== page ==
CF: Monday...

KW: It was nothing to do with Monday, and Iíd rather get back to me going down!

NP: I think you quite clearly established at the beginning that you were talking about saturday because you said Saturday was the loneliest night of the year and I therefore think...

CF: Of the year?

NP: ...Kennethís challenge is justified and he has 29 seconds now on Monday starting now.

KW: And eventually I reached the city of Draguignan which will be known to all the erudite among you as the legendary home of Clemenceau of France, one of the great Prime Ministers of that country. Oh he accompanied Lloyd George and...


NP: Sheila Hancockís challenged.

SH: Is he deviating a bit? It doesnít seem to be much about Monday, does it?

NP: No, I donít know why you...

KW: It was on Monday in Draguignan which is the home of Clemenceau!

SH: Oh I know but...

KW: Thatís where I was! I went there on Monday!

NP: Yes you went there on Monday, but now weíre off about Lloyd George and Clemenceau...

KW: We had to look at his statue! Well thatís better than starting at the beginning which was about all my drip-dries and all that stuff.

NP: if youíd gone back to Monday and established it was only on a Monday you were doing this, I would have allowed it. But I disagree, I give it to Sheila, you have nine seconds on Monday starting now.

SH: My washing occupies most of that day. I put in the machine and stand and watch it going round. And then I hang it out on the line and...


NP: Sheila, at the end of that round you have leapt into the lead...

SH: Oh?

NP: ...alongside Peter Jones and Clement Freud. And Sheila Hancock it is your turn to begin and the subject is whitewash. Would you talk to us on whitewash for 60 seconds starting now.

SH: A long while ago, this was something I was quite fond of. I liked the look of white walls. But one day I woke up and felt as though I was living inside a deep freeze. And I went out and I bought a lot of paper and covered the whitewash. However if you want to engage in doing this sort of thing, I will tell you how to start. You get a sort of brush thing that rolls backwards and forwards, pour your paint into a little tray and rub it up and down the wall. It is rather dodgy however when you get to the ceiling because itís apt to drop on your hair. The thing to do is to wear a large hat. Another form of whitewashing is when people...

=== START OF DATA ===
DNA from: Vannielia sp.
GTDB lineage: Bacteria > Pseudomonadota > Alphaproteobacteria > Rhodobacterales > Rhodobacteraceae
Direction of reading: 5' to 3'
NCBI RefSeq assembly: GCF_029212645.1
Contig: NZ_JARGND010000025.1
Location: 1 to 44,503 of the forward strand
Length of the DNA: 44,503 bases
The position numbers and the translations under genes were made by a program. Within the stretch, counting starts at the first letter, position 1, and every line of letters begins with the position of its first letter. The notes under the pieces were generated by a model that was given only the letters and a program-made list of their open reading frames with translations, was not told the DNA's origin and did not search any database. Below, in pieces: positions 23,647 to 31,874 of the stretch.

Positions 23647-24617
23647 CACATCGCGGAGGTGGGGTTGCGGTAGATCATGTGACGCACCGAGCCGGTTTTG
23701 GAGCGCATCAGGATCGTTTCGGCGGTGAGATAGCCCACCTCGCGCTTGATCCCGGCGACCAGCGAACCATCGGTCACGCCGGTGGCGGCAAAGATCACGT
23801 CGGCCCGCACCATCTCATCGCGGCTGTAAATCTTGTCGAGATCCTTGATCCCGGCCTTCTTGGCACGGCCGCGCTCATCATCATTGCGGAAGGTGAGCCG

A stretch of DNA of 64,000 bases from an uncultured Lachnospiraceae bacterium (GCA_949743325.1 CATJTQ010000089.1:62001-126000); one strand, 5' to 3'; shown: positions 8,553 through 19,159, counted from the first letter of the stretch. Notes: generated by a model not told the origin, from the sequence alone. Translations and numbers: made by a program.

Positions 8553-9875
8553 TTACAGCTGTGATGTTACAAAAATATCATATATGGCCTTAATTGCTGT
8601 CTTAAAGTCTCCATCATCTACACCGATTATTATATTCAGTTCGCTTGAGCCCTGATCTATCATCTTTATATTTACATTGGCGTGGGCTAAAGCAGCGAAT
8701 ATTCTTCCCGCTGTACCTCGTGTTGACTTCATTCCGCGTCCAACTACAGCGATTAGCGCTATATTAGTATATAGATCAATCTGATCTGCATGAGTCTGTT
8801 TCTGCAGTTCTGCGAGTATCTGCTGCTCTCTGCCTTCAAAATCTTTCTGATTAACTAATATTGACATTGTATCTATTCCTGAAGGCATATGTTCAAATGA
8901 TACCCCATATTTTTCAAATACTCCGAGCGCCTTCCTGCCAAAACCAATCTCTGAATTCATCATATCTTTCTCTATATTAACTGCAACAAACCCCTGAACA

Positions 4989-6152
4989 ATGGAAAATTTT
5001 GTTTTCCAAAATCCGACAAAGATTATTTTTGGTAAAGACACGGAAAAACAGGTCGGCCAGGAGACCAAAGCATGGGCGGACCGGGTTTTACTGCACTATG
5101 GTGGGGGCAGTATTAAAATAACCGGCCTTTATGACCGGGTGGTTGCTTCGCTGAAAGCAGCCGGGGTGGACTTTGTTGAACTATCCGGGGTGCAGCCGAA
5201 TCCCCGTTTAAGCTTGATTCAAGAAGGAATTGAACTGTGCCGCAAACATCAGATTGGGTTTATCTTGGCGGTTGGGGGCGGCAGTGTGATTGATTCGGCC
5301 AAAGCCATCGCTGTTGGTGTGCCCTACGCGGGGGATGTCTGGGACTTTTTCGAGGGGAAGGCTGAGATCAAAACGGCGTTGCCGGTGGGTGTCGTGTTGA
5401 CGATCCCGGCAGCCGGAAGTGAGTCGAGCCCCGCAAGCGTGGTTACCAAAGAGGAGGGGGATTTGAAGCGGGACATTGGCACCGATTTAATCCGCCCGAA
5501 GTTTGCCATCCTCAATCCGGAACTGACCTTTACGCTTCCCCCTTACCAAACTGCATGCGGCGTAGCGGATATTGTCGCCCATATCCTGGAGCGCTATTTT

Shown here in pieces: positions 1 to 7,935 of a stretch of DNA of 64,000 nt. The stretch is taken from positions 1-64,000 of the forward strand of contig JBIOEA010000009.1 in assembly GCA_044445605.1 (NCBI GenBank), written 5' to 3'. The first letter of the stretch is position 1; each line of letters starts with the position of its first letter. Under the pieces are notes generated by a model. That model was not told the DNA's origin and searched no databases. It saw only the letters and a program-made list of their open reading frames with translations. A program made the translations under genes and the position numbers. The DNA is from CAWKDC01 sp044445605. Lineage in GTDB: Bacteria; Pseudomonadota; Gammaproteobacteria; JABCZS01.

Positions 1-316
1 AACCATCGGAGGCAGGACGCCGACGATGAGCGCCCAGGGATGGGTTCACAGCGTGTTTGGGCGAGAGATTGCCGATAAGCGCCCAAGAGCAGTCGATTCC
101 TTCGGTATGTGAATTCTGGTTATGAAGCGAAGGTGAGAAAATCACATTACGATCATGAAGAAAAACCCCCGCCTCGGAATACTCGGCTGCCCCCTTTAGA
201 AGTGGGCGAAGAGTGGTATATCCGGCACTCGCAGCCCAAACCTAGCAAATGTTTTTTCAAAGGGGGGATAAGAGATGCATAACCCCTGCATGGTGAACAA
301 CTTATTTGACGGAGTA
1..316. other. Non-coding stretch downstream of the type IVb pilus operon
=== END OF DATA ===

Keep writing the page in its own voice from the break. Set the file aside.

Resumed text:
NP: Peter Jones has challenged.

PJ: Itís not a good idea to wear a large hat, because you canít see the ceiling that youíre painting if you wear a large hat.

SH: You donít have to see it, to know itís there.

KW: You could wear a large hat like a mitre and youíd still see the ceiling.

SH: You donít need to see it anyway because you still know where it is! Itís above you! You just do that, you see, with your hat, down, donít look at it.

NP: Now we know why Sheila decided to change the whitewash in her house! Because of the mess that she made!

KW: There was a young lady from Ealing
Who walked upside down on the ceiling!

NP: I donít wish to hear that...

KW: She picked her nose
and said ďthen I suppose
itís a very peculiar feelingĒ.


NP: Well after that little, that little interlude, ladies and gentlemen, I have to announce that Sheila Hancock gets a point for an incorrect challenge...

SH: Yes! Quite right!

NP: ...keeps the subject of whitewash, she has 22 seconds left...

SH: Oh my God!

NP: ...starting now.

SH: Have I really?


NP: Peter Jones...

SH: Oh you didnít say go, did you?

NP: No, I said now.

SH: Oh I didnít hear.

NP: Peter Jones got in.

PJ: Hesitation.

NP: Yes very long hesitation.

SH: I was waiting for you to say go.

NP: Actually you spoiled your chances because you said ďohĒ like that as I said now...

SH: While you were saying now, yes.

NP: Peter Iíve got to be fair, you get a point for a correct challenge

SH: I donít really regret...

NP: Shut up Sheila! There are 19 seconds left on whitewash starting now.

PJ: You can use a brush and a bucket, thatís the only equipment you need. And gallons of this stuff...


NP: Clement Freud has challenged, why?

CF: Ah deviation.

NP: Why?

CF: A brush and a bucket is not all you need!


NP: You do need some whitewash as well Peter! And Clement Freud has the subject of whitewash and there are 14 seconds left starting now.

CF: In the game of darts where each team tries to score 301...


NP: Peter Jones has challenged, why?

PJ: Deviation, nothing to do with whitewash. A game of darts!

NP: Yes well this is always my problem. If they do start off very definitely on another subject, how do I know when theyíre going to get to the subject on the card?

PJ: Well heís only got nine seconds from the start! So itís...

NP: So I think Iím going to give you the benefit of the doubt there.

CF: Oh come on!

NP: I think youíve got to establish...

CF: Whitewash is a darts term!

NP: Is it?

CF: Yes!

NP: Well Iím ignorant of darts.